2007 Clay Research Awards Announced
April 17, 2007
CAMBRIDGE, MA -The Clay Mathematics Institute (CMI) presents the Clay Reseach Award annually to recognize major mathematical breakthroughs. Awardees receive the bronze sculpture "Figureight Knot Complement vii/CMI" by Helaman Ferguson and one year of flexible research support.
Because the Institute's annual meeting has been changed from the fall to the spring, CMI presents three awards this year. The recipients are: Alex Eskin (University of Chicago), Christopher Hacon and James McKernan (University of Utah and UC Santa Barbara, respectivey) and Michael Harris and Richard Taylor (Université de Paris VII and Harvard University, respectively).
Previous recipients, in reverse chronological order are: Manjul Bhargava, Nils Dencker, Ben Green, Gérard Laumon, Bao-Châu Ngô, Richard Hamilton, Terence Tao, Oded Schramm, Manindra Agrawal, Edward Witten, Stanislav Smirnov, Alain Connes, Laurent Lafforgue, and Andrew Wiles.
The awards will be presented in conjunction with the Clay Research Conference, to be held May 14-15 in Lecture Hall C of the Harvard Science Center. The aim of the conference is to present outstanding exposition of recent research progress. This year's speakers are Alessio Corti, Shigefumi Mori, Alex Eskin, David Fisher, Mark Kisin, Curtis McMullen, Peter Ozsváth, Richard Taylor, and William Thurston.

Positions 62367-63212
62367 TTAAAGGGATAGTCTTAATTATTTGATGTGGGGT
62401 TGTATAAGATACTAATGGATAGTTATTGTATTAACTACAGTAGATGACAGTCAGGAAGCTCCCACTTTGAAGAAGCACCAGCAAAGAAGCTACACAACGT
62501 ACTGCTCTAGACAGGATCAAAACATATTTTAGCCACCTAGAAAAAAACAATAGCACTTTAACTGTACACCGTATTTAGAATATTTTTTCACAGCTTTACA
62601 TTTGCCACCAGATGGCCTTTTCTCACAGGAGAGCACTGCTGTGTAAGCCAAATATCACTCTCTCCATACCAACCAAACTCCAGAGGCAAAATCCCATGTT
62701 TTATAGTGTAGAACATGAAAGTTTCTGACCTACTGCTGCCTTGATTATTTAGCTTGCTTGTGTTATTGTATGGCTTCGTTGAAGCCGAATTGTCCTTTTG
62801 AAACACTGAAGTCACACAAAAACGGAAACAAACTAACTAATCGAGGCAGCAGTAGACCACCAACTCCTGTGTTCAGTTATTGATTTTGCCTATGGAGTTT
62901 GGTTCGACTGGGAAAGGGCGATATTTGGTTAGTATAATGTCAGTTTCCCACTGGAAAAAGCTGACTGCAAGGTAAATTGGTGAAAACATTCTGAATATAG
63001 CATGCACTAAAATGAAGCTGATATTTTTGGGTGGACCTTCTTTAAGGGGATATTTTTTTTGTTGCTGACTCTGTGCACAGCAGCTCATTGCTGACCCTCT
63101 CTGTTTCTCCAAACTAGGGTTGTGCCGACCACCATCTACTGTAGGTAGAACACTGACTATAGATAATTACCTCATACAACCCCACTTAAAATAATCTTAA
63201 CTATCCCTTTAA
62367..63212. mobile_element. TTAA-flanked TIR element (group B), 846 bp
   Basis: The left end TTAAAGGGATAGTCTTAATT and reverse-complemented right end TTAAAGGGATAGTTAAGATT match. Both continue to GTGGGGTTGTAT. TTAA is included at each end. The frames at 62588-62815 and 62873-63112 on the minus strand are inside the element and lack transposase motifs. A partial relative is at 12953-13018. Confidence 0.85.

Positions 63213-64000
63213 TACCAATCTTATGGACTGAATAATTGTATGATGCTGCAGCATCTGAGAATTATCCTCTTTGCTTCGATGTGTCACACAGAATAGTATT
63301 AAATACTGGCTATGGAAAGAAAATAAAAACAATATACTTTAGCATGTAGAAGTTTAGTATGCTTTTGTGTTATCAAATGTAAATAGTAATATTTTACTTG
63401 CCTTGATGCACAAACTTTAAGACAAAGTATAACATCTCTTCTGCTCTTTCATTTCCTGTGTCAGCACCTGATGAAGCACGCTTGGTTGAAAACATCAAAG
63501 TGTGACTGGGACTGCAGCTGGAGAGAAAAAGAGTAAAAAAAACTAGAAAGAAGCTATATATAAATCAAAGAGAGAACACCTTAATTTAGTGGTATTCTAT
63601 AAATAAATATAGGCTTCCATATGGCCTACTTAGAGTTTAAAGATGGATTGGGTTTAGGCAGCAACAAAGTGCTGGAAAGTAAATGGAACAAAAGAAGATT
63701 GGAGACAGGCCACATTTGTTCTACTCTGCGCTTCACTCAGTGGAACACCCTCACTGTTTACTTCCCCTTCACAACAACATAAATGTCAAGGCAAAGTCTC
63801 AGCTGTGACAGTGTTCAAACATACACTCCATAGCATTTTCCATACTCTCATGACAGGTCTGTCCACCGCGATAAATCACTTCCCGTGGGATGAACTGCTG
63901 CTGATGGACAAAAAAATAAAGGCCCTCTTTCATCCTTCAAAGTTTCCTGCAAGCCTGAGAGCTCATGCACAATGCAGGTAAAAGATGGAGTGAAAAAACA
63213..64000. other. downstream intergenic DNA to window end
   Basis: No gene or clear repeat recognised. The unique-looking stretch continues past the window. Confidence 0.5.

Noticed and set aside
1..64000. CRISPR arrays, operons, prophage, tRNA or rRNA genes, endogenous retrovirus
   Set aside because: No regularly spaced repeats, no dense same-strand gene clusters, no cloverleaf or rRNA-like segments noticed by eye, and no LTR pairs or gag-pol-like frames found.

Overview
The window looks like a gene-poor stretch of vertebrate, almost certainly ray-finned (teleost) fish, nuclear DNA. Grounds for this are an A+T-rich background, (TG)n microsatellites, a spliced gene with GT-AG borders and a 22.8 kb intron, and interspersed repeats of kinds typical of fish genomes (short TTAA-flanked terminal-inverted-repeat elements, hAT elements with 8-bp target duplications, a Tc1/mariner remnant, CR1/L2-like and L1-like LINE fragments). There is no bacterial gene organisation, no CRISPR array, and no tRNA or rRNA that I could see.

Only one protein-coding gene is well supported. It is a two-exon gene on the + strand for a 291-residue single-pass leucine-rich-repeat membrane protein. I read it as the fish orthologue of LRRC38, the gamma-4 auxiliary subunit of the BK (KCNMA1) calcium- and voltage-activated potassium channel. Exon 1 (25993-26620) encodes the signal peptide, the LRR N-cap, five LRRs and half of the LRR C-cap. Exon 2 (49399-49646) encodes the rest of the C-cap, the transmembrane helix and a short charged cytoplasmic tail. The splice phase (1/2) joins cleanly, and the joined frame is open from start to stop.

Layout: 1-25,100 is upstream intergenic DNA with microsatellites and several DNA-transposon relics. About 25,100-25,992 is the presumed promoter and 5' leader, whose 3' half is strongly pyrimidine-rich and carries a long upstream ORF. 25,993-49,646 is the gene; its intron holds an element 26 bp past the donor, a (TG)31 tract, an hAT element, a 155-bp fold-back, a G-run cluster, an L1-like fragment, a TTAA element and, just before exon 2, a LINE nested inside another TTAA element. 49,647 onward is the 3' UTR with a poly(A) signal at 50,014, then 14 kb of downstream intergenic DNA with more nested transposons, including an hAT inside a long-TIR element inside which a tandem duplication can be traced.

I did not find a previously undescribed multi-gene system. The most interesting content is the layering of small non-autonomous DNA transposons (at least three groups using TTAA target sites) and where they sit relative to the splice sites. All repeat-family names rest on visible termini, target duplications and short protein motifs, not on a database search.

For his work on rational billiards and geometric group theory, in particular, his crucial contribution to joint work with David Fisher and Kevin Whyte establishing the quasi-isometric rigidity of sol.
Christopher Hacon and James McKernan
For their work in advancing our understanding of the birational geometry of algebraic varieties in dimension greater than three, in particular, for their inductive proof of the existence of flips.
Michael Harris and Richard Taylor
For their work on local and global Galois representations, partly in collaboration with Clozel and Shepherd-Barron, culminating in the solution of the Sato-Tate conjecture for elliptic curves with non-integral j-invariants.
The Clay Mathematics Institute (CMI) is a private, non-profit foundation based in Harvard Square which is dedicated to increasing and disseminating mathematical knowledge. CMI aims to further the recognition of the beauty, power and universality of mathematical thought. Its programs include an annual summer school, conferences and workshops, public lectures, programs for talented high school students, and support for individual researchers, notably the Clay Research Fellows and Clay Senior Scholars. Please see www.claymath.org. Contact: James Carlson, President, or David Ellwood, Research Director. (617) 995 2600, Email: email@example.com; firstname.lastname@example.org